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The new Abortion Law of “the former Yugoslav Republic of Macedonia” violates international standards

Written declaration No. 547 | Doc. 13263 | 27 June 2013

Signatories:
Ms Tina ACKETOFT, Sweden, ALDE ; Ms Karin ANDERSEN, Norway, UEL ; Ms Gülsün BİLGEHAN, Turkey, SOC ; Mr Tor BREMER, Norway, SOC ; Ms Lise CHRISTOFFERSEN, Norway, SOC ; Mr Jonas GUNNARSSON, Sweden, SOC ; Ms Iwona GUZOWSKA, Poland, EPP/CD ; Mr Mike HANCOCK, United Kingdom, ALDE ; Mr Håkon HAUGLI, Norway, SOC ; Ms Snežana JONICA, Montenegro, SOC ; Ms Ulrika KARLSSON, Sweden, EPP/CD ; Mr Igor KOLMAN, Croatia, ALDE ; Ms Vesna MARJANOVIĆ, Serbia, SOC ; Ms Sandra OSBORNE, United Kingdom, SOC ; Ms Liliana PALIHOVICI, Republic of Moldova, EPP/CD ; Mr Grigore PETRENCO, Republic of Moldova, UEL ; Ms Linda RIORDAN, United Kingdom, SOC ; Mr Indrek SAAR, Estonia, SOC ; Ms Nataša VUČKOVIĆ, Serbia, SOC ; Ms Gisela WURM, Austria, SOC

On 10 June 2013, the Assembly of "the former Yugoslav Republic of Macedonia" adopted the Law on Termination of Pregnancy. While fully recognising States' sovereignty in the area of public health, we are gravely concerned both about the form of the debate at the Assembly of "the former Yugoslav Republic of Macedonia" and the content of the law, representing the first legislation since independence which restricts human and women's rights.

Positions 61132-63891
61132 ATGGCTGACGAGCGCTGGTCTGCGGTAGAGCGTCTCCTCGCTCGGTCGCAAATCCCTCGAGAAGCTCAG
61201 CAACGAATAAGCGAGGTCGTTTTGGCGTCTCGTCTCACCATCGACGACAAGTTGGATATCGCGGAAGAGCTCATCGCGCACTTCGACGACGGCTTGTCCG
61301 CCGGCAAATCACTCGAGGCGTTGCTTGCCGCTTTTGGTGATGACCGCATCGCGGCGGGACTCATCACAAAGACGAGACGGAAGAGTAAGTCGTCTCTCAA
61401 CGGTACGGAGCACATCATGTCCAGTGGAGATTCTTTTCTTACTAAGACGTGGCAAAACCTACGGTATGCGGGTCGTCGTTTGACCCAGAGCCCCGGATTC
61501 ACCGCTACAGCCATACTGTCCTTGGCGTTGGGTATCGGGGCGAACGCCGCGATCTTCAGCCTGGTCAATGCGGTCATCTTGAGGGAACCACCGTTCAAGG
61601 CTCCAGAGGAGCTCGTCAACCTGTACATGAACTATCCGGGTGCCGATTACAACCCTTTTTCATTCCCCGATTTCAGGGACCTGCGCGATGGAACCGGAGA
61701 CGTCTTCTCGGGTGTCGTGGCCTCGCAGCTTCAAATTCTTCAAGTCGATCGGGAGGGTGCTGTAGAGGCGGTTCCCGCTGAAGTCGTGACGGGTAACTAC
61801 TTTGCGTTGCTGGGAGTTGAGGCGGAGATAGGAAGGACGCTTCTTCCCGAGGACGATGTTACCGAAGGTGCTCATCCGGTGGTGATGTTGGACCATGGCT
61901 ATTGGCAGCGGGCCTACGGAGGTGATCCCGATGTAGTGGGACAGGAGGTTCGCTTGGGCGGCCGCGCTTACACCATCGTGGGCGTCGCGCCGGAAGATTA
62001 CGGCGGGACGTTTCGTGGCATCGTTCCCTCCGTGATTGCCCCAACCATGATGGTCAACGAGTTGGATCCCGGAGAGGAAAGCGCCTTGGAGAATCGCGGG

Without any specific urgency the law was adopted under the urgent procedure, within 2 weeks, which prevented any consultations and public debate with key stakeholders such as medical professionals, women's organisations and civil society. This causes concern regarding "the former Yugoslav Republic of Macedonia"‘s commitments towards democracy and the rule of law.

The law fails to correspond to any international or European standards regarding termination of pregnancy, reproductive rights or fundamental freedoms (World Health Organisation Guidelines, Assembly Resolutions 1399 (2004), 1607 (2008). Mandatory ultrasound, waiting periods and written request are humiliating and degrading to women, contrary to human dignity and fundamental rights to privacy and confidentiality spelled out under the Constitution of "the former Yugoslav Republic of Macedonia".

We call on Macedonian authorities to ensure that international standards based on sound science, medicine and human rights serve as primary guidance in this area of legislation.

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